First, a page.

Unity’s stock is plunging as company says it may walk back controversial fees. Here’s why.

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Unity Software Inc. shares dropped Monday after the game-engine and app-monetization company said it would be making changes to controversial fees announced last week that caused an online uproar and led to open rebellion from some game developers.


shares dropped nearly 11% in Monday trading to an intraday low of $32.46. Shares are still up 17% for the year.

Unity caused a stir in the gaming world last week when it announced new fees for more established game developers, to be assessed for every download of one of their games built on Unity’s engine.

Unity then updated its blog post Sunday night to say: “We have heard you.”

“We apologize for the confusion and angst the runtime fee policy we announced on Tuesday caused,” the company said. “We are listening, talking to our team members, community, customers, and partners, and will be making changes to the policy. We will share an update in a couple of days. Thank you for your honest and critical feedback.”

While the new fees were unpopular, they also had the potential to deliver a monetization boost, analysts noted last week.

Read: New game-engine fees ‘unlocking engine for growth’ at Unity, as analyst upgrades stock to a buy

And even though Unity now appears to be backtracking on the fees, analysts said Monday that some brand damage may already be done.

Wedbush analyst Michael Pachter pointed to a Friday blog post from Adam Foroughi, the chief executive of rival AppLovin Corp.

“John, There was a time when I would’ve texted you this, but the actions you’ve taken seem too targeted at us for me to do that, so I’m voicing them here,” Foroughi wrote, referencing Unity CEO John Riccitiello. “Our jobs are to help this community expand while also running our businesses. The decision you made doesn’t help the community, and the backlash you’ve seen is reflective of that.”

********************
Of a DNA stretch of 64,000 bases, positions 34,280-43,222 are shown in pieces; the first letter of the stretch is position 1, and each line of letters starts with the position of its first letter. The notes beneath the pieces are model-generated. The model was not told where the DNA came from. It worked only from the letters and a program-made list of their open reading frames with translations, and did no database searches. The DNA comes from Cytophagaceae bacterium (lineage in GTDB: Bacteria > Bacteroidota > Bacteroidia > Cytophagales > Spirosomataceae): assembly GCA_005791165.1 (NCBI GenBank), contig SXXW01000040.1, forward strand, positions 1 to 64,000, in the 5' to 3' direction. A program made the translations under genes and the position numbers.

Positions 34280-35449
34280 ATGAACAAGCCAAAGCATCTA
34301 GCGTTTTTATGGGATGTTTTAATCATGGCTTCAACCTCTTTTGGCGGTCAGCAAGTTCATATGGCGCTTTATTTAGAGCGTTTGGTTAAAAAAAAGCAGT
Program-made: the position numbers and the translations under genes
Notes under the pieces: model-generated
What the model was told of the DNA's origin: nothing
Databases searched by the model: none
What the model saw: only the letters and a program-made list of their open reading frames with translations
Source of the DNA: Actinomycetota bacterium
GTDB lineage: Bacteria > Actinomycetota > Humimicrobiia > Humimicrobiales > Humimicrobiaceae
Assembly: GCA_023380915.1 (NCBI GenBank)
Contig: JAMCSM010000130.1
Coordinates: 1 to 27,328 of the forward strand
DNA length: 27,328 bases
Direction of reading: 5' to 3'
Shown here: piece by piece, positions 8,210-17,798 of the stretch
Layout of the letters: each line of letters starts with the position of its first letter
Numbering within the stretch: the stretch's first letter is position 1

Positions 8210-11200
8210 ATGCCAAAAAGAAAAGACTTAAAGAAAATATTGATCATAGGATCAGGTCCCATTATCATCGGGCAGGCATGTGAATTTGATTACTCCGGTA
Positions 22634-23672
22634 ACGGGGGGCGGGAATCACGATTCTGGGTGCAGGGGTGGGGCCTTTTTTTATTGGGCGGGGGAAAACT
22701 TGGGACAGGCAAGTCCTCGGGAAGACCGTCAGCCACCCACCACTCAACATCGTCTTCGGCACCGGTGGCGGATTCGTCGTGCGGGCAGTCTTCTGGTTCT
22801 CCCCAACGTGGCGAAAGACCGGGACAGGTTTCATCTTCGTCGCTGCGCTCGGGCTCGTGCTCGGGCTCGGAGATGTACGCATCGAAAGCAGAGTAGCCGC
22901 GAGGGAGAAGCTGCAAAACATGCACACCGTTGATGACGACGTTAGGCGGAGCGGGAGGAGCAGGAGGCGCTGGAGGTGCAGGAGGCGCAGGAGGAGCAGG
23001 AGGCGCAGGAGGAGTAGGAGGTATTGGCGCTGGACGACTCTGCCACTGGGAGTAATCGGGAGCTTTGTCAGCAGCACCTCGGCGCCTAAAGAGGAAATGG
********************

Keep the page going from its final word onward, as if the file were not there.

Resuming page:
Pachter said that “developers may have become more likely to view AppLovin as the friend of developers and Unity as the enemy, particularly after the blog post.”

Further, he noted, “some developers likely followed through on their threat to turn off Unity’s ad services, temporarily or permanently, to the benefit of AppLovin and others.”

AppLovin shares rose as much as 3% Monday, while the S&P 500
was up 0.3% and the tech-heavy Nasdaq Composite
was up 0.2%.

Pachter doesn’t expect Unity to eliminate the new fees completely, but rather thinks that the company will reduce the 20-cent-per-download fee to something more like 5 cents, and that it will increase the threshold at which those fees will be triggered.

“We also expect Unity to encourage developers to use its ad tech product by deeply discounting Runtime Fees for ad tech customers,” Pachter said. He has an outperform rating and a $55 price target on the stock.

Jefferies analyst Andrew Uerkwitz noted that the latest episode could be just one in a string of events that hurt Unity’s standing with its developer community.

“Over the last 12 months, we have tracked a series of actions that may have resulted in decreased trust from customers,” Uerkwitz wrote, while reiterating an underperform rating and a $29 price target on the stock.

Uerkwitz cited a lack of communication with developers and the “curious” decision to tie additional fees to downloads given that it’s “extremely challenging” to track downloads effectively.

“What’s next?” he asked. “Unfortunately with high switching costs and few competitors, there isn’t much for developers to do than make a lot of noise.”

Uerkwitz pointed to Friday’s boycott of Unity by 19 mobile-game developers, which were switching off Unity’s ad monetization until the company reconsiders the new policy. The analyst estimated the group to account for “about 7% of downloads in developed markets.”

Of the 28 analysts who cover Unity, 19 have buy-grade ratings, seven have hold ratings and two have sell ratings, along with an average price target of $47.15, according to FactSet data.


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